Indigenous Media Freedom Alliance

Buffalo's Fire

Bismarck, North Dakota, United StatesFounded in 2016Trust Project news partner since

Buffalo's Fire is dedicated to Native news independent of any tribal government or tribal entity and focuses on tribal community, culture and communication.

As an American Indian digital news site, Buffalo's Fire brings the latest updates from across Indian Country and beyond to its local readers and those outside the region. 

  • Jodi Rave Spotted BearFounder and Director
  • Talli NaumanContributing Editor
  • Dan Bigbee Jr.Correspondent
  • JoVonne WagnerCorrespondent
  • Clara CaufieldCorrespondent
Courtesy of Buffalo's Fire.
Buffalo's Fire

Best Practices Policies

Go to the Best Practices page


Buffalo’s Fire produces independent journalism to enhance the quality of life for Native communities through news coverage that informs and engages American Indians and lifts up their stories to the broader culture.


Buffalo’s Fire adheres to ethical policies and standards set forth by the Society of Professional journalists. This includes reporting fair, accurately and responsibly, acting independently from outside influence and being accountable and transparent. 

See the Policy

Ownership & Funding

Buffalo’s Fire is published by the Indigenous Media Freedom Alliance, a 501(C)(3) nonprofit media organization with articles of incorporation in North Dakota.

The organization may consider donations to support the coverage of particular topics but maintains editorial control of the coverage. It will cede no right of review or influence of editorial content, nor of unauthorized distribution of editorial content. 

The organization will also make public all donors who give a total of $1,000 or more per year. It will accept anonymous donations for general support only if it is clear that sufficient safeguards have been put into place that the expenditure of that donation is made independently by the organization and in compliance with INN’s Membership Standards.

Diverse Voices

As a national digital news service covering Indian Country, Buffalo's Fire's staff and reporters need an immensely broad understanding of American Indian life and issues that can range from federal law to health to culture. At the community level, reporters must have respect for and knowledge of each tribe’s history, values, and traditions. Without this understanding and indigenous ways of knowing, stereotypes will be perpetuated and sacred traditions may be violated. Therefore, they place the utmost importance on hiring reporters and contributors from different tribal backgrounds and experiences.

See the Policy


Buffalo's Fire stands by reported information as accurate, and if it’s not, it will change it as quickly as possible and be transparent with readers about the magnitude of the error.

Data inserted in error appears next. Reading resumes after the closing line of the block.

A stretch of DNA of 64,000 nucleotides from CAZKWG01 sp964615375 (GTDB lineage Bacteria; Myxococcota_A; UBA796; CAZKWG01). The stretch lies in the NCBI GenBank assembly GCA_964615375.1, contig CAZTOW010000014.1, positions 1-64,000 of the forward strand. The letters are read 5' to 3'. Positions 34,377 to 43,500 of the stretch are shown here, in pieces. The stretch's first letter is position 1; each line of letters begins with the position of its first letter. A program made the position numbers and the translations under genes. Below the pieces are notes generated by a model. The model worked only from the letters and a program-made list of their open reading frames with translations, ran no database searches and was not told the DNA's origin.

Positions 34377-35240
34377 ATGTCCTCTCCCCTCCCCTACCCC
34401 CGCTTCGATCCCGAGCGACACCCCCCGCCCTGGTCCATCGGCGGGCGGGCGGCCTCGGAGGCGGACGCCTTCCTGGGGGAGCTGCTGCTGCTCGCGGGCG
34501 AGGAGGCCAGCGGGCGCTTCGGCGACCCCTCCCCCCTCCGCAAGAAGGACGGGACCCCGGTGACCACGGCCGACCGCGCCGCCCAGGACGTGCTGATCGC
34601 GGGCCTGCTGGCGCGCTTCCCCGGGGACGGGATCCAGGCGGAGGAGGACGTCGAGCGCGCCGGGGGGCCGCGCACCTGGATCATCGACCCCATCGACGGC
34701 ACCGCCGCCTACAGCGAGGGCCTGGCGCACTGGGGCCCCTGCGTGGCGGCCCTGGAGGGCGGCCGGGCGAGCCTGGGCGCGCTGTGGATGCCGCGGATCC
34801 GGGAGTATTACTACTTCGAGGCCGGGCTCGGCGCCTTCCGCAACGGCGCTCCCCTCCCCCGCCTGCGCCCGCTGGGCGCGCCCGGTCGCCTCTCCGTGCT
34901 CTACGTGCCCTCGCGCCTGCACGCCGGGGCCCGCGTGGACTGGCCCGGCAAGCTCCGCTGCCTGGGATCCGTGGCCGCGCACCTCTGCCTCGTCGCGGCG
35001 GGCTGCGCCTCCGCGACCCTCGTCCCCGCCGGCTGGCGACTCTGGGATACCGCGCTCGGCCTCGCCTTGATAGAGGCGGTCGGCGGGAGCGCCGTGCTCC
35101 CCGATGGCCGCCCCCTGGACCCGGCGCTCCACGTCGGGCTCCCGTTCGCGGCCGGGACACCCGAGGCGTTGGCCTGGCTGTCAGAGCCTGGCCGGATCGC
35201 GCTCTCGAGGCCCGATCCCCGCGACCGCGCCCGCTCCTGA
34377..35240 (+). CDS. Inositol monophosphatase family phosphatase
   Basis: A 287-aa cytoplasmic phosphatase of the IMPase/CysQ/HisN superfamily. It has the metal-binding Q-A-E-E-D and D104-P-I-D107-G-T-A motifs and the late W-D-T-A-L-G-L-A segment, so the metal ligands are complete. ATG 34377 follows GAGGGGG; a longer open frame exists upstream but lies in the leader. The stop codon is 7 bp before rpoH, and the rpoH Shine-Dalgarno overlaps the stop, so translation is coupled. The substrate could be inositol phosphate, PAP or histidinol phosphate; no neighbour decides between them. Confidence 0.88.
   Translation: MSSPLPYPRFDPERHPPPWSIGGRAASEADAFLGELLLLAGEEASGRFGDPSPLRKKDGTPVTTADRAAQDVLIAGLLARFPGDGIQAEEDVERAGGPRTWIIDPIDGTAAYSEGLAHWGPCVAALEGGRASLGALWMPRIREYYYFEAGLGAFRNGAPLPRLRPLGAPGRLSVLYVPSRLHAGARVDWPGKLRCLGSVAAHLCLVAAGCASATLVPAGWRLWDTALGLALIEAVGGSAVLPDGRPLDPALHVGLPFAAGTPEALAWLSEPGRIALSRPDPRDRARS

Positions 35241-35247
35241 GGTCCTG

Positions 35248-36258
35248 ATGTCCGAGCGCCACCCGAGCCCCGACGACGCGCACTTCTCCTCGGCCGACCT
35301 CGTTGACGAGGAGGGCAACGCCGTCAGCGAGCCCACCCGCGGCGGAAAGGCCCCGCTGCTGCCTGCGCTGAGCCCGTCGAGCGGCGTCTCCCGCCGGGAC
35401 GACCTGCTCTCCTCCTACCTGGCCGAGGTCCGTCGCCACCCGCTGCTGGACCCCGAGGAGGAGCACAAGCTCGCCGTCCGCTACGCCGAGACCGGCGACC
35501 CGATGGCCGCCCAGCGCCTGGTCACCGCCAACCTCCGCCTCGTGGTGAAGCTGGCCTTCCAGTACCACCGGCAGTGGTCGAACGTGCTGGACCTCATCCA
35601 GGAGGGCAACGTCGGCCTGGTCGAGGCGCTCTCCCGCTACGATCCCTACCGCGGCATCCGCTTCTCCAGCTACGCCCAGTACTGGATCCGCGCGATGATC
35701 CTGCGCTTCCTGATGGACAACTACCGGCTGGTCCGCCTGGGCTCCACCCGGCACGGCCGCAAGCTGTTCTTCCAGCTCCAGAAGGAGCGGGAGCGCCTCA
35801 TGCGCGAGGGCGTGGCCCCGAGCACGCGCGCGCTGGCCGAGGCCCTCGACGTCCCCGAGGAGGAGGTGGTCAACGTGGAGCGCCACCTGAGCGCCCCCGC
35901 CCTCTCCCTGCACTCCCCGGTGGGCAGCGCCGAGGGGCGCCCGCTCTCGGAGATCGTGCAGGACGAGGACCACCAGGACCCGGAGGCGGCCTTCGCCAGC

See the Policy

Unnamed Sources

Buffalo's Fire makes every effort to pursue information on the record to remain reliable, transparent and credible in American Indian communities. Anonymous sources are a last resort, but some stories cannot be told without allowing sources to go unnamed. 

There are times when reporters need confidential sources to serve our communities and their right to self-governance. Responsible journalism in the public interest may depend on confidential sources that give journalists information that powerful people seek to keep secret. These sources may face repercussions that could be legal, job-related retribution or personal safety. Those risks often extend to their sources’ families.

Buffalo’s Fire also encourages whistle-blowers to securely send in tips and information that could be of public concern ― videos, photos, story topics and documents. The goal is to expose wrongdoing by companies, individuals and governments anywhere in the world. Buffalo’s Fire guarantees the protection of its sources.

See the Policy

The Trust Project

The Trust Project is an international consortium of news organizations building standards of transparency and working with technology platforms to affirm and amplify journalism’s commitment to transparency, accuracy, inclusion and fairness so that the public can make informed news choices. It was founded and is led by award-winning journalist Sally Lehrman.

Our Funders

Craig Newmark, founder of craigslist, was our original funder, through the Trustworthy Journalism Initiative of Craig Newmark Philanthropies. Google followed with their financial support. Our funders also have included Democracy Fund, the John S. and James L. Knight Foundation and Facebook. Funders. Trust Project policies and the Trust Indicators are shaped and enforced independently from our funding sources.

Awards & Recognitions

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